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Hearing HTML5

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Summary

Sound waves travel through the air as pressure vibrations of varying intensity.

Your ear senses those fluctuations and translates them into electrical impulses that your brain can interpret.

Any abnormality in the transmission of sound between the outer ear and the inner ear or a problem of interpretation by the brain causes partial or total deafness.

Hearing loss is detected during an audiometric test carried out by a specialist. The result takes the form of a graph called an audiogram.

Click on "labels" to see the names of  the parts and to hide the sound waves.

Click "audiogram" to display examples of audiograms.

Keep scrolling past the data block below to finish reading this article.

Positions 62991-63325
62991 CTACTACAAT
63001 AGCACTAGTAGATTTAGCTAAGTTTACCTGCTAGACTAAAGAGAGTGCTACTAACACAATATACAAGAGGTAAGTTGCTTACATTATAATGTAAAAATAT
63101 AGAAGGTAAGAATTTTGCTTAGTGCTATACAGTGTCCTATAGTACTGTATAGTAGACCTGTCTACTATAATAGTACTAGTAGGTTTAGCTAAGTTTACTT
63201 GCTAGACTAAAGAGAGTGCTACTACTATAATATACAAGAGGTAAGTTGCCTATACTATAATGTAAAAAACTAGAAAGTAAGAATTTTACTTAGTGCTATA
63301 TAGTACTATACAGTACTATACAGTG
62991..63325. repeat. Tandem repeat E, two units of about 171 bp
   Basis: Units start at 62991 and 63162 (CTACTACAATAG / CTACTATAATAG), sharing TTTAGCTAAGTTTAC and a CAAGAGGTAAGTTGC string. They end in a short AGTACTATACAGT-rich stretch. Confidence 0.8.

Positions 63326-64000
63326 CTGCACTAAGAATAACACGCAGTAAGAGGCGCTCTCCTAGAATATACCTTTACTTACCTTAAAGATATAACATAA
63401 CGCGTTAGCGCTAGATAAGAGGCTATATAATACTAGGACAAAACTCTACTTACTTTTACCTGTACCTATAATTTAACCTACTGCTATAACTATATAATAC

Learning goals

  • To describe the hearing process.
  • To illustrate the waveform of sound waves.
  • To analyze an audiogram.
  • To prevent the risk of hearing loss (prolonged exposure to noise).

 

 

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Learn more

The outer, visible part of the  ear is the pinna (auricle), which collects  sound waves and channels them into  the auditory  canal. The eardrum (also called the tympanic membrane or tympanum) is…

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